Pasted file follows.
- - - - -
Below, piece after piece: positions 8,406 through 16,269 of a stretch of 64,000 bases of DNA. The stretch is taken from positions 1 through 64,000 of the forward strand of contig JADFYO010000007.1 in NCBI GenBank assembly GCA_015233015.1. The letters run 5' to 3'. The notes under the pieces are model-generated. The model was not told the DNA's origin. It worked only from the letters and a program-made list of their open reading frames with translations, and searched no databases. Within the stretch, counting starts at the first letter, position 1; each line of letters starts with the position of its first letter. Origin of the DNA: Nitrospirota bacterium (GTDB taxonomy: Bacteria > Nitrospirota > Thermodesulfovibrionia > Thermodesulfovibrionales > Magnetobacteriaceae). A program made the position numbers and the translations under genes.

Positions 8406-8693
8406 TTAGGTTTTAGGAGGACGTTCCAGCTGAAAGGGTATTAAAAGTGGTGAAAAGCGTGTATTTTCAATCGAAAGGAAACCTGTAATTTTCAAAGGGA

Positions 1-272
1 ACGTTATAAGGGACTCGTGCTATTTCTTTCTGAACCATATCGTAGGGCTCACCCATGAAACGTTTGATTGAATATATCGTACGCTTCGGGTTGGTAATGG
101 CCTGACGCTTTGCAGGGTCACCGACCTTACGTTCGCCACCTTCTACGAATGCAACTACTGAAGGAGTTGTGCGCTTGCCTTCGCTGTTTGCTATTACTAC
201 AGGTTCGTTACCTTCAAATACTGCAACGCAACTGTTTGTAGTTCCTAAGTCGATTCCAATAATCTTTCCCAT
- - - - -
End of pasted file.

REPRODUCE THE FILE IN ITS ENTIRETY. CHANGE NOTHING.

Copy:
Below, piece after piece: positions 8,406 through 16,269 of a stretch of 64,000 bases of DNA. The stretch is taken from positions 1 through 64,000 of the forward strand of contig JADFYO010000007.1 in NCBI GenBank assembly GCA_015233015.1. The letters run 5' to 3'. The notes under the pieces are model-generated. The model was not told the DNA's origin. It worked only from the letters and a program-made list of their open reading frames with translations, and searched no databases. Within the stretch, counting starts at the first letter, position 1; each line of letters starts with the position of its first letter. Origin of the DNA: Nitrospirota bacterium (GTDB taxonomy: Bacteria > Nitrospirota > Thermodesulfovibrionia > Thermodesulfovibrionales > Magnetobacteriaceae). A program made the position numbers and the translations under genes.

Positions 8406-8693
8406 TTAGGTTTTAGGAGGACGTTCCAGCTGAAAGGGTATTAAAAGTGGTGAAAAGCGTGTATTTTCAATCGAAAGGAAACCTGTAATTTTCAAAGGGA

Positions 1-272
1 ACGTTATAAGGGACTCGTGCTATTTCTTTCTGAACCATATCGTAGGGCTCACCCATGAAACGTTTGATTGAATATATCGTACGCTTCGGGTTGGTAATGG
101 CCTGACGCTTTGCAGGGTCACCGACCTTACGTTCGCCACCTTCTACGAATGCAACTACTGAAGGAGTTGTGCGCTTGCCTTCGCTGTTTGCTATTACTAC
201 AGGTTCGTTACCTTCAAATACTGCAACGCAACTGTTTGTAGTTCCTAAGTCGATTCCAATAATCTTTCCCAT